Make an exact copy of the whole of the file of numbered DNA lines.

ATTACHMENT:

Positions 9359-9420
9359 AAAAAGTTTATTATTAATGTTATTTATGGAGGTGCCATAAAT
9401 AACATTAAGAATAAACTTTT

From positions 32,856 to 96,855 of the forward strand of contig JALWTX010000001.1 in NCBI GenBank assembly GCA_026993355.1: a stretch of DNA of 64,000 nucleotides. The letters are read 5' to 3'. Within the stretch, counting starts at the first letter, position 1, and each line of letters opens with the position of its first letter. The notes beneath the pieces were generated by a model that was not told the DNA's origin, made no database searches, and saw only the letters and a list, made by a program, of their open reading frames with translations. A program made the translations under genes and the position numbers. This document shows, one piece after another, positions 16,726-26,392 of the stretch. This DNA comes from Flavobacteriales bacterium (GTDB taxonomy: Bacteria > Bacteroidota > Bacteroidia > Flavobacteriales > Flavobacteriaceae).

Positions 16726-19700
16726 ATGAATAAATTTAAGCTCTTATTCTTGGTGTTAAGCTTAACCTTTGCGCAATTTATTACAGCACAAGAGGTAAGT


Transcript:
Positions 9359-9420
9359 AAAAAGTTTATTATTAATGTTATTTATGGAGGTGCCATAAAT
9401 AACATTAAGAATAAACTTTT

From positions 32,856 to 96,855 of the forward strand of contig JALWTX010000001.1 in NCBI GenBank assembly GCA_026993355.1: a stretch of DNA of 64,000 nucleotides. The letters are read 5' to 3'. Within the stretch, counting starts at the first letter, position 1, and each line of letters opens with the position of its first letter. The notes beneath the pieces were generated by a model that was not told the DNA's origin, made no database searches, and saw only the letters and a list, made by a program, of their open reading frames with translations. A program made the translations under genes and the position numbers. This document shows, one piece after another, positions 16,726-26,392 of the stretch. This DNA comes from Flavobacteriales bacterium (GTDB taxonomy: Bacteria > Bacteroidota > Bacteroidia > Flavobacteriales > Flavobacteriaceae).

Positions 16726-19700
16726 ATGAATAAATTTAAGCTCTTATTCTTGGTGTTAAGCTTAACCTTTGCGCAATTTATTACAGCACAAGAGGTAAGT